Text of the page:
Sunday, June 29, 2008

Truths about REOs

Thank you for reading my blog. This post was written in 2008 and the real estate market is ever evolving. It is now 2010 and the real estate world is very different, especially in the Northern Virginia area. If you're considering purchasing a bank owned home now, please refer to the updated series found by clicking HERE.

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Despite the fact that most people, practitioners and consumers alike, are now familiar with the term REO, some myths still remain. Here, I’ll address a couple that I seem to be hearing every day.

But, first, for those that don’t know, REO stands for Real Estate Owned. This generally refers to properties which have been foreclosed upon and which are now owned by the bank. In today’s market, these properties are being marketed in large numbers, and consume about half of the available inventory in many areas. So, before you enter the buying game, there are a couple of myths you should better understand.

Myth: Foreclosures are always a great deal.
Here, people often are using the words "Foreclosures" and "REOs" interchangeably, although they are not technically the same thing. In any case, considering the "as is/where is, take-it-or-leave-it" nature of the transaction, REOs and foreclosures SHOULD be a great deal. But, never assume. In some market conditions, I've heard of practitioners referring to foreclosures as “fool’s gold” because only a fool would believe they were a great deal. The message here: always evaluate every purchase individually. With these transactions, make sure you're well educated on the market conditions, and that you carefully compare the value of these properties with other types of sales. Remember to calculate in the risks and frustrations with buying a bank owned property vs. other properties in more traditional sales. At the end of the day, you have to feel like it was worth it all.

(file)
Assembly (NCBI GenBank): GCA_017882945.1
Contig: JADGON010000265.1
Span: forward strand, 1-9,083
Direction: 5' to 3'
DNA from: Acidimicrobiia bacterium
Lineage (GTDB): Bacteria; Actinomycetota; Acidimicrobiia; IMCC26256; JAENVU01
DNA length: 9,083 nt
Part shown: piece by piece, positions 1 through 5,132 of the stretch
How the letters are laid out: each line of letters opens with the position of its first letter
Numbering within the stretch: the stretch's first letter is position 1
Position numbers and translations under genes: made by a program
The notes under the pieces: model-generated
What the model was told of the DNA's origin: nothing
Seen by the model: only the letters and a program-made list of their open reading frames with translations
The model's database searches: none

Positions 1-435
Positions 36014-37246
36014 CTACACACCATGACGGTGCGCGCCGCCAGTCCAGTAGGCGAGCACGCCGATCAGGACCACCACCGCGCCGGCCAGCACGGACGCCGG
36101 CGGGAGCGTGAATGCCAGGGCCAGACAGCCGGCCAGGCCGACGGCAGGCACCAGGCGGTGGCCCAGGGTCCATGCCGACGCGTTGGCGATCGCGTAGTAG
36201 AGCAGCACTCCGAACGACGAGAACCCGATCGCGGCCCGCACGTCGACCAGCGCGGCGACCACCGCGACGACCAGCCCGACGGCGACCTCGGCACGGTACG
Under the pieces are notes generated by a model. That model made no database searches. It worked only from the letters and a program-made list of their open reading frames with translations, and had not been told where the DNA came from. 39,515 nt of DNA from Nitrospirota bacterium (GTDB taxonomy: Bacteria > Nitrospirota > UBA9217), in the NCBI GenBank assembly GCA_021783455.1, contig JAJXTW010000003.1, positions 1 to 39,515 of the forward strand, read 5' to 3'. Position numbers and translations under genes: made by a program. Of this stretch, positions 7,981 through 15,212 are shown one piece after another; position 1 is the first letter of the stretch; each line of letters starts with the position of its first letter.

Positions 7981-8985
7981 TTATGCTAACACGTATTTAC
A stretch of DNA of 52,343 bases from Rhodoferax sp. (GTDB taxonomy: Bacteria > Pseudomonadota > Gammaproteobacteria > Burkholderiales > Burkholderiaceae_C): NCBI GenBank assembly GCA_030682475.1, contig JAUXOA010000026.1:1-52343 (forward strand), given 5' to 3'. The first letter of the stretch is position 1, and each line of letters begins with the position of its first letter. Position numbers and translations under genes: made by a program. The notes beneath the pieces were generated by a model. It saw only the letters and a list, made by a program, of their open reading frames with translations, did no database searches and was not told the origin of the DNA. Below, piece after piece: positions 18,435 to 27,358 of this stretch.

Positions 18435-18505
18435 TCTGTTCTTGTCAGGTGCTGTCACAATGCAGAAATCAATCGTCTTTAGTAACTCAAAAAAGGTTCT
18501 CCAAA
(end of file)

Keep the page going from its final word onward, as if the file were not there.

Myth: These banks don’t want the properties, so they’ll give them away.
Well, banks do not want the properties. They really don’t know what to do with them. However, out of need, they are now systematizing the management, marketing and sales of these properties. Consumers often fail to consider, however, that most banks have shareholders and they have a fiduciary responsibility to sell the properties for FAIR MARKET VALUE. By law, they are not permitted to give them away, or even come close to that. They are required to go through a process to determine what fair market value is, and to make sure the sales price is in line with those determinations. Compared to the average seller, negotiations with a bank may be tougher.

Consider this: an individual seller is making emotional decisions and is driven by their personal circumstances. On any given day, they could decide they don't care what they get for the house, so long as they don't have to mow that lawn one more time! On the flip side, they could decide since they loved the home and raised three kids there, that no matter what the market is doing, they are not selling their home for a price that does not match their emotional attachment. The dynamics of every real estate transaction are far reaching. As a buyer, you must understand what's going on behind the listing in order to properly gauge the sellers' motivation level, so you know the best way to attempt a negotiation. With individual sellers, it's a little tough, because there are more variables. However, with banks, we're now seeing patterns of behavior which are setting industry standards. This is allowing experienced buyers' agents to better advise their clients.

This is the first of a series of posts relating to purchasing REOs. There is so much to know and understand that I couldn't possibly put it all into one post. But, if you are considering buying an REO, or if you're an agent finally relenting and jumping in with your buyers, these are posts you won't want to miss.

Stay tuned!

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